Women in the criminal justice system are four-five times as likely to have cervical cancer compared to non- incarcerated women. Some have attributed this disparity to difficulty in follow-up of abnormal Paps, but little is known empirically about why women involved in the criminal justice system have low abnormal Pap follow-up rates. The objective of this application is two-fold: to understand the interpretation of abnormal Pap events and their subsequent follow-up from the perspective of incarcerated women;second, to interpret women's abnormal Pap events and follow-ups based on a review of their medical records. The validation of women's accounts of abnormal Pap follow-up (or lack thereof) with medical chart review will provide an understanding as to why some women do not gain access to follow-up care. Thus, we will be able target interventions to address this documented gap in women's understanding of abnormal Pap events versus actual events. To meet this objective, first we will conduct focus groups and in-depth interviews with 40 women in a Kansas City county jail about abnormal Pap screening and subsequent follow-up events. Studying women's experiences with abnormal Paps and follow-up may provide clues as to their cervical cancer screening knowledge and the processes by which women actually seek out cervical cancer prevention services given their movement in and out of jails. Second, we will ask the 40 women previously interviewed for permission to access their medical records, in order to investigate whether incarcerated women's self-report of abnormal Pap and follow-up events matched actual medical records of these events.
This aim will allow us to gauge women's understanding of Pap events, validate the medical barriers that women faced in trying to gain access to follow- up care, and demonstrate the feasibility of assessing health care access through medical chart review for this high-risk population. This project has significance for public health impact by providing insight into how to address the cervical cancer burden for women involved in the criminal justice system. This project is innovative in its goal of assessing incarcerated women's understanding of abnormal Pap events and validating their understanding with medical record review. Study findings will contribute to the development of an intervention that attempts to close the cervical cancer health gap between women involved in the criminal justice system and their sisters in the """"""""free"""""""" world.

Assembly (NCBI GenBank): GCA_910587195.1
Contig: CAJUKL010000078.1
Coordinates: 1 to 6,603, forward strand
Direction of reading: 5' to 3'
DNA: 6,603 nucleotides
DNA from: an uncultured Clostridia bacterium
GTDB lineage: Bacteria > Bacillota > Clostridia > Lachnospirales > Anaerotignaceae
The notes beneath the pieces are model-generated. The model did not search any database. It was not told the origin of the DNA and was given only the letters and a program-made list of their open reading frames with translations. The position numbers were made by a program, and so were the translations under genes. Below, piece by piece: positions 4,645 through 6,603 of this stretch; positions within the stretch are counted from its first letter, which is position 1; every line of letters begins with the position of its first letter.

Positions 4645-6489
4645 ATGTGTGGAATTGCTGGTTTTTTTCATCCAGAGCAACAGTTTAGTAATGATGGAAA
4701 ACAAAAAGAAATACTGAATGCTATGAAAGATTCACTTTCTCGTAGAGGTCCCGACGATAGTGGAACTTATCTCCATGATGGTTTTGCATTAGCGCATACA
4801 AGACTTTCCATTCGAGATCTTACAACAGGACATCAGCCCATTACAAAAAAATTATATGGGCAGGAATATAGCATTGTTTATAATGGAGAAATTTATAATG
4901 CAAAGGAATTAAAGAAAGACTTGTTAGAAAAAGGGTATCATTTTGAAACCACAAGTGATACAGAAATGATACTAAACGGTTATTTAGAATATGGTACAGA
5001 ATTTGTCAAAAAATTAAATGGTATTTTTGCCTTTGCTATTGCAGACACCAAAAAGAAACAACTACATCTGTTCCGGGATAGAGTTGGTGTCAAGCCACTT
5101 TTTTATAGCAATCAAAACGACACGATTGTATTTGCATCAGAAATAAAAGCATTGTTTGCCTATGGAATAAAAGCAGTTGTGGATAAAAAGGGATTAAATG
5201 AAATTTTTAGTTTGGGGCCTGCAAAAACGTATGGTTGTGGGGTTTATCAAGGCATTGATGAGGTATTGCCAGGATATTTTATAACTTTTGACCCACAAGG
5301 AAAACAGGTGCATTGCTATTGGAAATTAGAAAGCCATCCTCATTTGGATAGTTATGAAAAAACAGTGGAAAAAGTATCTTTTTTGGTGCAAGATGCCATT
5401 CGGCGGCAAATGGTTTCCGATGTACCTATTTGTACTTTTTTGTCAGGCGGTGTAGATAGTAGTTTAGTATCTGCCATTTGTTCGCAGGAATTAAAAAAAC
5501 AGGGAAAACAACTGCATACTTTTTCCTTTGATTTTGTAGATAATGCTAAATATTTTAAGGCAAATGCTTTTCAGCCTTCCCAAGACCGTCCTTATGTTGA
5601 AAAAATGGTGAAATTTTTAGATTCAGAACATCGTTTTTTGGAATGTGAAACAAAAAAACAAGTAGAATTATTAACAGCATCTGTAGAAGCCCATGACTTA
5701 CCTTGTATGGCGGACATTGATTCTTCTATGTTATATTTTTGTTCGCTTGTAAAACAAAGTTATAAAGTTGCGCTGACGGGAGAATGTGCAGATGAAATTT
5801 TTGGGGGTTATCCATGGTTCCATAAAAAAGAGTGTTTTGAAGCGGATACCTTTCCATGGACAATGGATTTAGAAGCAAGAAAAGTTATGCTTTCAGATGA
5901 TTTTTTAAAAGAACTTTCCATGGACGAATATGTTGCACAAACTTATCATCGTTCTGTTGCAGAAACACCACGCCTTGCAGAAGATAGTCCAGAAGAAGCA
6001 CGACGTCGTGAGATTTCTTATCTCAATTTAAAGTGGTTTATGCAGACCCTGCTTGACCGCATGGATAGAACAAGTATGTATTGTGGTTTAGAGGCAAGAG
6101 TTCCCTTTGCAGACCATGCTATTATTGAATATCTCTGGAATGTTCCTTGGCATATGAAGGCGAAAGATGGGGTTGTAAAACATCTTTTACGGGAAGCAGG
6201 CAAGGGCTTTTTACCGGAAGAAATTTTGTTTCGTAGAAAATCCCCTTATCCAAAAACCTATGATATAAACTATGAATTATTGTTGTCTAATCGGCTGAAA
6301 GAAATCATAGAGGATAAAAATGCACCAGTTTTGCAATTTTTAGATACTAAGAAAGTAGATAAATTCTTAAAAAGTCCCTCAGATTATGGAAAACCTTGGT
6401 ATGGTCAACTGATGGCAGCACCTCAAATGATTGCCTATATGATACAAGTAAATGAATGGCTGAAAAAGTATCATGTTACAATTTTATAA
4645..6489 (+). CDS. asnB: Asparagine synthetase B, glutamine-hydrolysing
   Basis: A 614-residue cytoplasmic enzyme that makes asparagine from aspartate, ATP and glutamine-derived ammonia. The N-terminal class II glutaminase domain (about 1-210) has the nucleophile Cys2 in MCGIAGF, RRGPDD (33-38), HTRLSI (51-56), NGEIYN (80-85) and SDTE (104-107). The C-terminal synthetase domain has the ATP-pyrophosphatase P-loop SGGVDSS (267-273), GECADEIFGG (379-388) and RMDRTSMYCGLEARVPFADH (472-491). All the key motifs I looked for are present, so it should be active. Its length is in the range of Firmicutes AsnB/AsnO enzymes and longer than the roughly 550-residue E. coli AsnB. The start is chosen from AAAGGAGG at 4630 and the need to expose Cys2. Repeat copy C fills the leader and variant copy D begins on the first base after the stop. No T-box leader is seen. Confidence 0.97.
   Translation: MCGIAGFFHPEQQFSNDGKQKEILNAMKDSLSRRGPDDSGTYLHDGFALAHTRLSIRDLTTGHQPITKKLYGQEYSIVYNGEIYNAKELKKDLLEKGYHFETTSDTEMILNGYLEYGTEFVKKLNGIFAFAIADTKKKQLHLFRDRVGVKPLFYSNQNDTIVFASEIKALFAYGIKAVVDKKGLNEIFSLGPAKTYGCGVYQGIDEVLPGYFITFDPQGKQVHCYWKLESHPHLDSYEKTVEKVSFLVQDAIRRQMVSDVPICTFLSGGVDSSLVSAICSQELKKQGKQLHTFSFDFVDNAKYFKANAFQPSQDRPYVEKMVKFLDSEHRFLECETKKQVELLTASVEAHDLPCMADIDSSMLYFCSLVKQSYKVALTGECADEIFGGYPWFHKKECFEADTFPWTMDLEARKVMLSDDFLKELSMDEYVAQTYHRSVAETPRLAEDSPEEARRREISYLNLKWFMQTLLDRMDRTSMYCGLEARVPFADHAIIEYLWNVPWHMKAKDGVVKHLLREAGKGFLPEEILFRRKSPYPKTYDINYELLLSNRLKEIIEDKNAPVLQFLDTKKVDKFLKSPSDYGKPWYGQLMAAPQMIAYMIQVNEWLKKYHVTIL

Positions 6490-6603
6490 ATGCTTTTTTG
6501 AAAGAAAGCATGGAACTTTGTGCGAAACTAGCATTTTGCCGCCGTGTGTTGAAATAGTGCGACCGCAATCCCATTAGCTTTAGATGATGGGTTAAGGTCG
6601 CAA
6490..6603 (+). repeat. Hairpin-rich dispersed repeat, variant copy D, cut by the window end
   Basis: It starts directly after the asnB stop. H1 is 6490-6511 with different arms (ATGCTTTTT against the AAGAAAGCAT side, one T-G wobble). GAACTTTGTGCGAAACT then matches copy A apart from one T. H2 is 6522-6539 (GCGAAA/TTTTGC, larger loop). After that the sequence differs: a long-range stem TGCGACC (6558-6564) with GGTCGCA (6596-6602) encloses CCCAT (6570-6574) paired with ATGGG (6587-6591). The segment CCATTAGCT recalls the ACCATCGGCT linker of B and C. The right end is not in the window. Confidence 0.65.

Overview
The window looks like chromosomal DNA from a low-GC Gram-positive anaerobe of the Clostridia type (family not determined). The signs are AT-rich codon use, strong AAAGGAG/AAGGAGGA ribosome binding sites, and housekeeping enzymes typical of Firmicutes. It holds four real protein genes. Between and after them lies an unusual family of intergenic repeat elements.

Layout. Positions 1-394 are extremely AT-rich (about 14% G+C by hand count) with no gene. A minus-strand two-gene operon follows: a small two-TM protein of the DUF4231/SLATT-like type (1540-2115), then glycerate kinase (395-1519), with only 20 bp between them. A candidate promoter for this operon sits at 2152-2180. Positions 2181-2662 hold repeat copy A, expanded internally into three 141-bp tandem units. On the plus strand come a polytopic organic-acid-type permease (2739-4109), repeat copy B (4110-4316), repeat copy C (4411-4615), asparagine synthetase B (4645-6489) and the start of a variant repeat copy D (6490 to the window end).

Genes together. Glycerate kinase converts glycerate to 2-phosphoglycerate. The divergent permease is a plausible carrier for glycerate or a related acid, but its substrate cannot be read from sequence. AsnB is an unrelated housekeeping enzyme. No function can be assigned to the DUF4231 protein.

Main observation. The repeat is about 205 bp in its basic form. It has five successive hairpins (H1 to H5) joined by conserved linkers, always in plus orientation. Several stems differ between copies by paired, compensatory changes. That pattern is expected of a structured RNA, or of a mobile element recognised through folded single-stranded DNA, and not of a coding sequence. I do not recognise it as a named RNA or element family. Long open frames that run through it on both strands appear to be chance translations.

The public health impact of this study is that it will inform interventions that reduce cervical health morbidity and mortality for an already disadvantaged group, women involved in the criminal justice system. This study will tell us not only about the chasm between women's understanding of Pap events and actual medical encounters, but will also speak more generally to this population's experience with health care access, given their movement in and out of the criminal justice system.
|Kelly, Patricia J; Hunter, Jennifer; Daily, Elizabeth Brett et al. (2017) Challenges to Pap Smear Follow-up among Women in the Criminal Justice System. J Community Health 42:15-20|
|Ramaswamy, Megha; Kelly, Patricia J (2015) ""The Vagina is a Very Tricky Little Thing Down There"": Cervical Health Literacy among Incarcerated Women. J Health Care Poor Underserved 26:1265-85|
|Pankey, Tyson; Ramaswamy, Megha (2015) Incarcerated women's HPV awareness, beliefs, and experiences. Int J Prison Health 11:49-58|
|Ramaswamy, Megha; Simmons, Rebekah; Kelly, Patricia J (2015) The development of a brief jail-based cervical health promotion intervention. Health Promot Pract 16:432-42|